é. Tech happens. Everyone jumps off of every wagon they've ever been on. All of a sudden, the whole cast is on a smoke break. People drink themselves to sleep. It's a mess.
It's particularly frustrating as a director. We're in our final week of rehearsals for A LIE OF THE MIND (so this post is particularly relevant and timely). Things are really coming together. We're in an exciting spot. But I am dreading tech week. Why? Not because the show isn't good. It's in really great shape. But the panic is just about to set in. Everybody gets scared. Everything goes wrong. Everybody's egos are going to get the best of them. And nobody wants to be at fault. I am just about to become the whipping boy. Anything goal that wasn't reached by any actor or designer, any moment of wasted time, any shortcoming in accommodation is now the director's fault. The Director becomes the reason why the show isn't perfect.
First of all, the show can't be perfect. We are always striving for bigger and better things. That is the goal in art - and in life. Secondly, theatre is a communal experience. It's a group of people doing something together. And all that group has at any given point is their faith, hard work, and commitment to one another. No one person can make anything fail or succeed. The strength of the group is what creates a great ensemble - and a great production. It's necessary to remind ourselves that the rehearsal period is the place to work through issues. And all we can ask of every artist on any given project is that they take responsibility for their work and give their best effort.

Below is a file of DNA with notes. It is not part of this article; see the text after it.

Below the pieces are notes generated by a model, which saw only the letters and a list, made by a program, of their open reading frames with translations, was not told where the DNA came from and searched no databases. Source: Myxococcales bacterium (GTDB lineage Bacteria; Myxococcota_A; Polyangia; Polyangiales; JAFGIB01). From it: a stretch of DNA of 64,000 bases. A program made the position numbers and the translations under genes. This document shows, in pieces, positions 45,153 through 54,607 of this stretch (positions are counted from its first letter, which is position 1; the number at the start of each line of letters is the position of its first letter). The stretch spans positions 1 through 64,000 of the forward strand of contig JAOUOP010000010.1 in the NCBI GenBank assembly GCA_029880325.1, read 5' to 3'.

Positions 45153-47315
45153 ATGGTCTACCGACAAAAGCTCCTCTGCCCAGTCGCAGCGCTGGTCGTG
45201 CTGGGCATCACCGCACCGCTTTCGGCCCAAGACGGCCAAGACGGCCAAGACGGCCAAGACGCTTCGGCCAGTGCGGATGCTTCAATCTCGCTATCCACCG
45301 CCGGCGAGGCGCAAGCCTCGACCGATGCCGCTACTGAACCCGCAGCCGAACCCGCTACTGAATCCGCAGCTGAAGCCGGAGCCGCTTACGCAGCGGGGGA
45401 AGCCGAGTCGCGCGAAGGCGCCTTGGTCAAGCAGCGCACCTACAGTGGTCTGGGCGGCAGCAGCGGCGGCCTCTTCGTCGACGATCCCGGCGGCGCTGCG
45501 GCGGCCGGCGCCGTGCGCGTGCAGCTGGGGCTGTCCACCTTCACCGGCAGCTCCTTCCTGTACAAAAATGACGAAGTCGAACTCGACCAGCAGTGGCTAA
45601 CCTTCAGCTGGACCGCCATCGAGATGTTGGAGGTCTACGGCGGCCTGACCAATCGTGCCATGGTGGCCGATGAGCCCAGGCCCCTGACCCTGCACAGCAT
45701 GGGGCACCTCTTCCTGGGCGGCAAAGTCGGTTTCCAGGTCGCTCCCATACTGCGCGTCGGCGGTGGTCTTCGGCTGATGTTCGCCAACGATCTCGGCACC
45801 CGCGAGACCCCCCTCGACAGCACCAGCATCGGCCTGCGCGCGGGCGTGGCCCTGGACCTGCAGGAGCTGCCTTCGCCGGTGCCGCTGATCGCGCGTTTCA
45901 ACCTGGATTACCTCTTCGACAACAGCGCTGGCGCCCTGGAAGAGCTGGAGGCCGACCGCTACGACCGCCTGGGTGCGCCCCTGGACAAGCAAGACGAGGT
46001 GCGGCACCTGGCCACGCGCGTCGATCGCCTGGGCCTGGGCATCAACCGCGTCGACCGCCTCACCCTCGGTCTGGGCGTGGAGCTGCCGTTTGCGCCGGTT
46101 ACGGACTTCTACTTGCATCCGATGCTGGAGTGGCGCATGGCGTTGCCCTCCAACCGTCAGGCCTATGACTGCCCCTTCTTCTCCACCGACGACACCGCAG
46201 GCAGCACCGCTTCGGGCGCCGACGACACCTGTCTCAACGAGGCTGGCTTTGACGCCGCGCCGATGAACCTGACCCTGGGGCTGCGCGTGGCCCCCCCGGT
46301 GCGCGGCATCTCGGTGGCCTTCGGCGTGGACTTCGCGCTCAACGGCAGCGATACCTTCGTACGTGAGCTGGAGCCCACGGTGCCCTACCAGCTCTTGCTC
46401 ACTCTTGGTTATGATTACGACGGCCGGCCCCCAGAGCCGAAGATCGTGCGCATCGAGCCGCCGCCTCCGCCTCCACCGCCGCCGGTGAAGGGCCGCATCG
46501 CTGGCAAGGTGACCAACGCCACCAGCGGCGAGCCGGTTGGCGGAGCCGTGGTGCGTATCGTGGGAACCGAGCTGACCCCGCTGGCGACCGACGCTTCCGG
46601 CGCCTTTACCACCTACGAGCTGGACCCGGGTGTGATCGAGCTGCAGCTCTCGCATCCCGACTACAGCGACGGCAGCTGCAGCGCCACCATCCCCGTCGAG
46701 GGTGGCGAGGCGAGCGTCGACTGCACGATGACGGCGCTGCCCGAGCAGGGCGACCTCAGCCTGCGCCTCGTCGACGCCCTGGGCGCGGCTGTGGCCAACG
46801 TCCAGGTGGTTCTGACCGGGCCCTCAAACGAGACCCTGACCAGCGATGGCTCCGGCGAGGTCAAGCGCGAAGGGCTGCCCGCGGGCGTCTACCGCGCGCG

It can always be better. There is never enough time. Things will never be 100% ready. And even on closing night, we should always be searching for more. After years of performing in AMERICAN BUFFALO (with great reviews in three productions), Al Pacino commented in an interview that he was just starting to understand Teach. In an exasperated moment after a critique, David Gideon once asked Lee Strasberg, "When am I ever gonna get it right?" Lee replied, "NEVER. Isn't it exciting?"
I just saw a picture of someone holding a glass with water at the half-way point on Facebook. It was an illustration from a teacher, describing stress. You can choose to see the glass half-empty - and focus on what wasn't accomplished. You can choose to see it half-full - and focus on what is left to discover. But MOST IMPORTANTLY, if you hold the glass for a minute, you'll be okay. If you hold it for an hour, your arm will be very tired. If you hold it throughout tech week, you're shooting yourself in the foot. The glass represents stress. And we all have to remind ourselves to remain creative and productive - even in the face of fear.